T-type Ca2+ channels were originally called low-voltage-activated (LVA) channels because they can be activated by small depolarizations of the plasma membrane. In many neurons Ca2+ influx through LVA channels triggers low-threshold spikes, which in turn triggers a burst of action potentials mediated by Na+ channels. Burst firing is thought to play an important role in the synchronized activity of the thalamus observed in absence epilepsy, but may also underlie a wider range of thalamocortical dysrhythmias. In addition to a pacemaker role, Ca2+ entry via T-type channels can directly regulate intracellular Ca2+ concentrations, which is an important second messenger for a variety of cellular processes. Molecular cloning revealed the existence of three T-type channel genes. The deduced amino acid sequence shows a similar four-repeat structure to that found in high-voltage-activated (HVA) Ca2+ channels, and Na+ channels, indicating that they are evolutionarily related. Hence, the alpha1-subunits of T-type channels are now designated Cav3. Although mRNAs for all three Cav3 subtypes are expressed in brain, they vary in terms of their peripheral expression, with Cav3.2 showing the widest expression. The electrophysiological activities of recombinant Cav3 channels are very similar to native T-type currents and can be differentiated from HVA channels by their activation at lower voltages, faster inactivation, slower deactivation, and smaller conductance of Ba2+. The Cav3 subtypes can be differentiated by their kinetics and sensitivity to block by Ni2+. The goal of this review is to provide a comprehensive description of T-type currents, their distribution, regulation, pharmacology, and cloning.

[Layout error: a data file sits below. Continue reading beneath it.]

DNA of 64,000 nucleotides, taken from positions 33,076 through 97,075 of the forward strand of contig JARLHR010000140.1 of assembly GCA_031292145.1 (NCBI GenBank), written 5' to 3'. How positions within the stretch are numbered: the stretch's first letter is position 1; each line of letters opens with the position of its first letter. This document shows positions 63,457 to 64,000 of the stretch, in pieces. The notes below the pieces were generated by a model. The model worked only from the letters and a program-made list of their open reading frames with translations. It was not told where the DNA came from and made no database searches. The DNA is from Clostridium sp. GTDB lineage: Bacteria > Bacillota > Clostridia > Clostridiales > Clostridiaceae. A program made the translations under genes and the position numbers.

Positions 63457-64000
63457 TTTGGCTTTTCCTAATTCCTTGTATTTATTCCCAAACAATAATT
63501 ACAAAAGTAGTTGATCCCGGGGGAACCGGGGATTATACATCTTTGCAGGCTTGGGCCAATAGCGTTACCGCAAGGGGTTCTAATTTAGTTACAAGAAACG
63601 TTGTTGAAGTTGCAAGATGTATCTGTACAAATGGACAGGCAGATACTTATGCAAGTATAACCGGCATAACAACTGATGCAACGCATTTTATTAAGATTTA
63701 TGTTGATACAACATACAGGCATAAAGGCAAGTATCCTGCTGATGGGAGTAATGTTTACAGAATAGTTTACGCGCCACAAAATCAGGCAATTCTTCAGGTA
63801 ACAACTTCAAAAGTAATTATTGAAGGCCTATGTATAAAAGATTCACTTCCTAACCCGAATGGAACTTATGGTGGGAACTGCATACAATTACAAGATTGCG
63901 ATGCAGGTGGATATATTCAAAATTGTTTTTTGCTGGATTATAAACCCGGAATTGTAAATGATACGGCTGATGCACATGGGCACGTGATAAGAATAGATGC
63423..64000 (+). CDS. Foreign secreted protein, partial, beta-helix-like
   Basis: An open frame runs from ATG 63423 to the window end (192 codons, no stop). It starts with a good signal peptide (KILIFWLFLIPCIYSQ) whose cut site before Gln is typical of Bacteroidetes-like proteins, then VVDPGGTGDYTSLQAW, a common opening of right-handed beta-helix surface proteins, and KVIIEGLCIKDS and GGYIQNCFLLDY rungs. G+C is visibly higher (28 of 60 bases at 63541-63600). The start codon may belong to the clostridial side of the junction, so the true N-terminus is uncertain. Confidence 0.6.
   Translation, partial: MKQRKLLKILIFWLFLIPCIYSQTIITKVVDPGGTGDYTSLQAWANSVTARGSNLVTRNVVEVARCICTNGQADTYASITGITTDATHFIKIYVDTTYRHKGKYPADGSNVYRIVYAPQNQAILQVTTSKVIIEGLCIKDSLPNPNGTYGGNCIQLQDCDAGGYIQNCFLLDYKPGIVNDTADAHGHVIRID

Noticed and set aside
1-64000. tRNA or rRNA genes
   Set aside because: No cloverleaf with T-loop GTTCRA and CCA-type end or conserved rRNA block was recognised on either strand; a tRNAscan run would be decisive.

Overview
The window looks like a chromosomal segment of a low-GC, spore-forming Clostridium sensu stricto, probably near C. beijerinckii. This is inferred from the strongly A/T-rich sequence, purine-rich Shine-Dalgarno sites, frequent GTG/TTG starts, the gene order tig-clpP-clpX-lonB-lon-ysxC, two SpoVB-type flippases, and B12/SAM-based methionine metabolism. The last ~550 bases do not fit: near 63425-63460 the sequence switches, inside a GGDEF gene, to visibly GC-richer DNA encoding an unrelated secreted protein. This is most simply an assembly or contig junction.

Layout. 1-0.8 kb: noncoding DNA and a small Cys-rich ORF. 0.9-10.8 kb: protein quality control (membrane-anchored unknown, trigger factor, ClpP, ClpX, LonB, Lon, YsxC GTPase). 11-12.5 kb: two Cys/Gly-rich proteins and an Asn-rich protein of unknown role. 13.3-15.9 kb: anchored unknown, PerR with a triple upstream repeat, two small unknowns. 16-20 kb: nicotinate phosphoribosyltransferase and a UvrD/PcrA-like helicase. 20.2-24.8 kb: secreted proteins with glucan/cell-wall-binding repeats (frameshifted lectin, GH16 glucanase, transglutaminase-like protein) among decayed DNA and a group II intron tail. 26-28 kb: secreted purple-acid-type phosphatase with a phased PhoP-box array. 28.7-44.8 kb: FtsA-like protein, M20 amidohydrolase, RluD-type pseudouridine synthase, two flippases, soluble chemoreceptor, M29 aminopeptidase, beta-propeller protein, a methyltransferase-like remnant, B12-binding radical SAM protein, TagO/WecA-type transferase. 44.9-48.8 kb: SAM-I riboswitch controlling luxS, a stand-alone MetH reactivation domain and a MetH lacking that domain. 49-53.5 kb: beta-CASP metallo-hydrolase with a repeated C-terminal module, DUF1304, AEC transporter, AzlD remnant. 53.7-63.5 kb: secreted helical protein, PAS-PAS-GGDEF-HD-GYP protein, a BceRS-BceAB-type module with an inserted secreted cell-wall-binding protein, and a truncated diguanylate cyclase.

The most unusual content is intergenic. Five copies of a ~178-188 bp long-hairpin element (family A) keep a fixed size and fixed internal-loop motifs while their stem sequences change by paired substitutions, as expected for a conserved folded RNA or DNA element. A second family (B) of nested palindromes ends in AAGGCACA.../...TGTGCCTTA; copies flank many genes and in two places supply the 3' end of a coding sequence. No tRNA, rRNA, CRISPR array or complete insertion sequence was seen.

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                Author and article information

                Contributors
                a.dolphin@ucl.ac.uk
                Journal
                J Physiol
                J. Physiol. (Lond.)
                10.1111/(ISSN)1469-7793
                TJP
                jphysiol
                The Journal of Physiology
                John Wiley and Sons Inc. (Hoboken )
                0022-3751
                1469-7793
                05 July 2016
                01 October 2016
                05 July 2016
                : 594
                : 19 ( doiID: 10.1113/tjp.2016.594.issue-19 )
                : 5369-5390
                Affiliations
                [ 1 ] Department of Neuroscience, Physiology and PharmacologyUniversity College London Gower Street London WC1E 6BTUK
                Author notes
                [* ] Corresponding author A. C. Dolphin: Andrew Huxley Building, University College London, Gower Street, London WC1E 6BT, United Kingdom. Email:  a.dolphin@ 123456ucl.ac.uk
                Article
                TJP7335
                10.1113/JP272262
                5043047
                27273705
                © 2016 The Authors. The Journal of Physiology published by John Wiley & Sons Ltd on behalf of The Physiological Society

                This is an open access article under the terms of the Creative Commons Attribution License, which permits use, distribution and reproduction in any medium, provided the original work is properly cited.

                Page count
                Figures: 9, Tables: 0, Pages: 22, Words: 16705
                Product
                Categories
                Neuroscience
                Cellular and Molecular Neuroscience
                Annual Review Prize Lecture
                Prize Lecture
                Editor's Choice
                Custom metadata
                2.0
                tjp7335
                1 October 2016
                Converter:WILEY_ML3GV2_TO_NLMPMC version:4.9.4 mode:remove_FC converted:06.10.2016

                Human biology